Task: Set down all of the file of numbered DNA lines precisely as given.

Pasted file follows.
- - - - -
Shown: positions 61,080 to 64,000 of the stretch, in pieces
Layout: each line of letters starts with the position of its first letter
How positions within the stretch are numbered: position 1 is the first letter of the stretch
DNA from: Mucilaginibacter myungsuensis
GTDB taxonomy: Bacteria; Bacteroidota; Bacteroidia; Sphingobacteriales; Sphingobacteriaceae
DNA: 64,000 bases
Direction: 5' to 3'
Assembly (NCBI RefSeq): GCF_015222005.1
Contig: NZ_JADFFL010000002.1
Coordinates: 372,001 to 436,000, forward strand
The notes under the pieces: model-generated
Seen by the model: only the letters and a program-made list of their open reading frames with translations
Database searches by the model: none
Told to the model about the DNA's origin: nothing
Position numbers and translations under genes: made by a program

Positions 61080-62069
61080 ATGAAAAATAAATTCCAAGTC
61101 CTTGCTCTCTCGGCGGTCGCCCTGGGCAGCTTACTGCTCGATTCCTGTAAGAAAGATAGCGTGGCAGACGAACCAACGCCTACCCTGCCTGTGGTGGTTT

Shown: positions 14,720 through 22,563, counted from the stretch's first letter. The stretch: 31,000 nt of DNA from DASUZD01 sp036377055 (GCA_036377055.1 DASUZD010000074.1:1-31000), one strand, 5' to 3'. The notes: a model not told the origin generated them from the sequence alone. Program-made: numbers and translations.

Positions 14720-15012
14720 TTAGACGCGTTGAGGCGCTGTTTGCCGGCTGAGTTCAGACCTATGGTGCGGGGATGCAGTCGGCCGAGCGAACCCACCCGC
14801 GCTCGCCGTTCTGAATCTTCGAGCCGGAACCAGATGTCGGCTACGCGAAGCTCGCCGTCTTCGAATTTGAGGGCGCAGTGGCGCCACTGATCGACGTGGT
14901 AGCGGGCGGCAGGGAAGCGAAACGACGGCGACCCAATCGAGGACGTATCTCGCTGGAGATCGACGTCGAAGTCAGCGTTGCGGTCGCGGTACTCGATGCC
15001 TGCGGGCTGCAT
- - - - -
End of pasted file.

Shown: positions 61,080 to 64,000 of the stretch, in pieces
Layout: each line of letters starts with the position of its first letter
How positions within the stretch are numbered: position 1 is the first letter of the stretch
DNA from: Mucilaginibacter myungsuensis
GTDB taxonomy: Bacteria; Bacteroidota; Bacteroidia; Sphingobacteriales; Sphingobacteriaceae
DNA: 64,000 bases
Direction: 5' to 3'
Assembly (NCBI RefSeq): GCF_015222005.1
Contig: NZ_JADFFL010000002.1
Coordinates: 372,001 to 436,000, forward strand
The notes under the pieces: model-generated
Seen by the model: only the letters and a program-made list of their open reading frames with translations
Database searches by the model: none
Told to the model about the DNA's origin: nothing
Position numbers and translations under genes: made by a program

Positions 61080-62069
61080 ATGAAAAATAAATTCCAAGTC
61101 CTTGCTCTCTCGGCGGTCGCCCTGGGCAGCTTACTGCTCGATTCCTGTAAGAAAGATAGCGTGGCAGACGAACCAACGCCTACCCTGCCTGTGGTGGTTT

Shown: positions 14,720 through 22,563, counted from the stretch's first letter. The stretch: 31,000 nt of DNA from DASUZD01 sp036377055 (GCA_036377055.1 DASUZD010000074.1:1-31000), one strand, 5' to 3'. The notes: a model not told the origin generated them from the sequence alone. Program-made: numbers and translations.

Positions 14720-15012
14720 TTAGACGCGTTGAGGCGCTGTTTGCCGGCTGAGTTCAGACCTATGGTGCGGGGATGCAGTCGGCCGAGCGAACCCACCCGC
14801 GCTCGCCGTTCTGAATCTTCGAGCCGGAACCAGATGTCGGCTACGCGAAGCTCGCCGTCTTCGAATTTGAGGGCGCAGTGGCGCCACTGATCGACGTGGT
14901 AGCGGGCGGCAGGGAAGCGAAACGACGGCGACCCAATCGAGGACGTATCTCGCTGGAGATCGACGTCGAAGTCAGCGTTGCGGTCGCGGTACTCGATGCC
15001 TGCGGGCTGCAT